NEI Value

Annual Per Unit Benefit*

Household w/ Avoided Death Benefit

Household w/o Avoided Death Benefit


Total w/ Avoided Death Benefit

Total w/o Avoided Death Benefit

Tier 1






Reduced asthma symptoms






Reduced cold-related thermal stress






Reduced heat-related thermal stress






Fewer missed work days






Tier 2


Reduced use of short-term, high interest loans






Reduced CO poisoning (5-year life)






Tier 3


Increased Home Productivity






Reduced Home Fires






Annual Total - Per weatherized home






Source: E4TheFuture, Occupant Health Benefits of Residential Energy Efficiency, Pg. 24

While the region has done a substantial job in achieving high levels of energy savings in various program types, leading to noteworthy avoided emissions, there is still ample opportunity in the low-income sectors to increase savings. Other programs that should be expanded to ensure equitable access to energy and cost savings include demand response and educational programs. Increasing education opportunities across sectors will help customers understand the potential savings energy efficiency programs can bring them.

One way to achieve increased savings in the low-income sector is to value the health benefits as well as those derived from avoided emissions in cost effectiveness testing. Utilities and health organizations may benefit from seeking ways to collaborate to increase the energy efficiency of housing given the growing body of evidence of health benefits. This may present another way to overcome some of the institutional barriers that utilities face in reaching the low income sector.  The table below shows the estimated emissions outputs and values per MWh for avoided greenhouse gases in the state of Maryland.


Greenhouse Gas

GHG equivalencies, in CO2 equivalencies

Pounds per MWh generated, “NEB-It” factors, avg. Maryland generation mix

Pounds per MWh generated using EIA Maryland factors

Sulfur Dioxide




Nitrogen Oxides




Carbon Dioxide




Total pounds Carbon dioxide equivalents per MWh using Maryland generation mix



Value per kWh saved at $X per ton CO2

10 per ton CO2 (very conservative)

$20 per ton CO2 (conservative/used in remainder of report**)

$100 per ton (used by environmental groups, etc.)

(NOTE: Alternate values for $/ton may be selected)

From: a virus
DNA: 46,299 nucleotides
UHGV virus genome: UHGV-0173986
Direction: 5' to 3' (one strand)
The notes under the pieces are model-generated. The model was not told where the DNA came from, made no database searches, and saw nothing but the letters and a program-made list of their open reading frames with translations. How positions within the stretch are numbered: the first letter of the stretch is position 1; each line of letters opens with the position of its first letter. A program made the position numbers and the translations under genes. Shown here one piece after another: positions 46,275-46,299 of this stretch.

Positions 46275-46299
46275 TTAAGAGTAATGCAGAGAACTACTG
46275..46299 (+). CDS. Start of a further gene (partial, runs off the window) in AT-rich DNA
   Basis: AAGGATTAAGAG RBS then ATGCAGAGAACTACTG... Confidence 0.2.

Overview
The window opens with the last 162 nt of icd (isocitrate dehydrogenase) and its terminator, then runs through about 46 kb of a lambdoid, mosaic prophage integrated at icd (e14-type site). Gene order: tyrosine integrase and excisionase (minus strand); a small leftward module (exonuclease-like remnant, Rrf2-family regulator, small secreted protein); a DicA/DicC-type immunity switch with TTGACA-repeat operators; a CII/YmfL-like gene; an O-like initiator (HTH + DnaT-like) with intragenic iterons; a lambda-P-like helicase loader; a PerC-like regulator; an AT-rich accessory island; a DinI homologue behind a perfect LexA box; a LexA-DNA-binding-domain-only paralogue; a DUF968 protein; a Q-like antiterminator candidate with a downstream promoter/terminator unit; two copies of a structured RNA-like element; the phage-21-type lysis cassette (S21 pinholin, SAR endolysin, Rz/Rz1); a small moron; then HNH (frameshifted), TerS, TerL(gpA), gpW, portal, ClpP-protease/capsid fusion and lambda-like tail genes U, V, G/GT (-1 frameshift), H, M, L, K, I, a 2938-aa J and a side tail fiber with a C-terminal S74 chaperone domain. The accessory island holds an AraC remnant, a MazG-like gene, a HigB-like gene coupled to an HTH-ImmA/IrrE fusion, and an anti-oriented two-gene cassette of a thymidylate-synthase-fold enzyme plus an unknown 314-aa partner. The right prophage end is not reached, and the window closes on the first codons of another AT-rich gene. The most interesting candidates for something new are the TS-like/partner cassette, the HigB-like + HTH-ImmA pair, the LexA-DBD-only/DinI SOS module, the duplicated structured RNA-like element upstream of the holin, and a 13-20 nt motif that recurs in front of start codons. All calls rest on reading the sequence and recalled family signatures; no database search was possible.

0.84 cents/kWh

1.7 cents/kWh**

8.4 cents/kWh

Multiplied times 1271 average kWh saved by MD pgm

$22/hh at $20/ton**

(Alternates: CO2 ($11/hh at $10/ton CO2;

$110/hh at $100/ton CO2)

Multiplier per kWh compared to residential rates of 13.7 cents per kWh in Maryland

12% adder**

(6% adder at $10/ton; 60% adder at $100/ton)


This shows the added value energy efficiency programs will achieve in avoided emissions if these non-energy impacts are included in cost-effectiveness testing. NOx is produced by road transportation and in areas of high motor traffic, such as in large cities, the amount can be significant. It is also produced from energy production and distribution and energy use in the buildings sector. NOx gases react to form smog and acid rain, and are central to the formation of fine particles (PM) and ground level ozone, all of which are associated with adverse health effects. Therefore, energy efficiency programs not only lead to avoided emissions, but the avoided emissions then lead to improved health benefits.


1 *For CO poisoning, the annual NEI is to be applied over the 5-year life of the CO monitor. The remaining NEIs are to be applied annually over the life of the relevant measure (e.g., 20 years for weatherization).

**For home fires, the societal benefit value of $17.87 includes avoided injuries ($17.60) and deaths ($0.27) to firefighters only ($17.60 + 0.27= $17.87). Avoided injuries and deaths to occupants are categorized as a household benefit (as with all other applicable NEIs).

***The value in this column (“Total W/O Avoided Death Benefit”) has been adjusted to remove not only the household avoided death benefit but the firefighter avoided death benefit of $0.27 reflected in Column C; therefore, this value is not a true sum of Column B + C. The calculation that reflects the adjustment is as follows: $9.77 + ($17.87- $0.27) = $27.37.